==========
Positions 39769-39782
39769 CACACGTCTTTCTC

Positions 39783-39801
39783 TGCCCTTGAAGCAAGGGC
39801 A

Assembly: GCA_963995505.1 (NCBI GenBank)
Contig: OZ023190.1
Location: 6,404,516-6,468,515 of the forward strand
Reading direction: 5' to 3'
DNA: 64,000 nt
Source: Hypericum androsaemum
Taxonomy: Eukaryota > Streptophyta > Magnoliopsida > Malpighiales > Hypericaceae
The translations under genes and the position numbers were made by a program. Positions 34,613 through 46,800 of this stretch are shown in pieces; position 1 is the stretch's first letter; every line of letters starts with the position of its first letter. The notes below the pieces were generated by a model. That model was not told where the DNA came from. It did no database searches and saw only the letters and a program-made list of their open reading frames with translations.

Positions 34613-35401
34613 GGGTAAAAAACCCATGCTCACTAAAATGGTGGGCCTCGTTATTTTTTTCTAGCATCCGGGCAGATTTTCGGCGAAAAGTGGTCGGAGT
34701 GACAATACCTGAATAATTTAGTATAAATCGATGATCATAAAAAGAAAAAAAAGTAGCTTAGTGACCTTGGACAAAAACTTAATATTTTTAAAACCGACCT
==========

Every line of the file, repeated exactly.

Positions 39769-39782
39769 CACACGTCTTTCTC

Positions 39783-39801
39783 TGCCCTTGAAGCAAGGGC
39801 A

Assembly: GCA_963995505.1 (NCBI GenBank)
Contig: OZ023190.1
Location: 6,404,516-6,468,515 of the forward strand
Reading direction: 5' to 3'
DNA: 64,000 nt
Source: Hypericum androsaemum
Taxonomy: Eukaryota > Streptophyta > Magnoliopsida > Malpighiales > Hypericaceae
The translations under genes and the position numbers were made by a program. Positions 34,613 through 46,800 of this stretch are shown in pieces; position 1 is the stretch's first letter; every line of letters starts with the position of its first letter. The notes below the pieces were generated by a model. That model was not told where the DNA came from. It did no database searches and saw only the letters and a program-made list of their open reading frames with translations.

Positions 34613-35401
34613 GGGTAAAAAACCCATGCTCACTAAAATGGTGGGCCTCGTTATTTTTTTCTAGCATCCGGGCAGATTTTCGGCGAAAAGTGGTCGGAGT
34701 GACAATACCTGAATAATTTAGTATAAATCGATGATCATAAAAAGAAAAAAAAGTAGCTTAGTGACCTTGGACAAAAACTTAATATTTTTAAAACCGACCT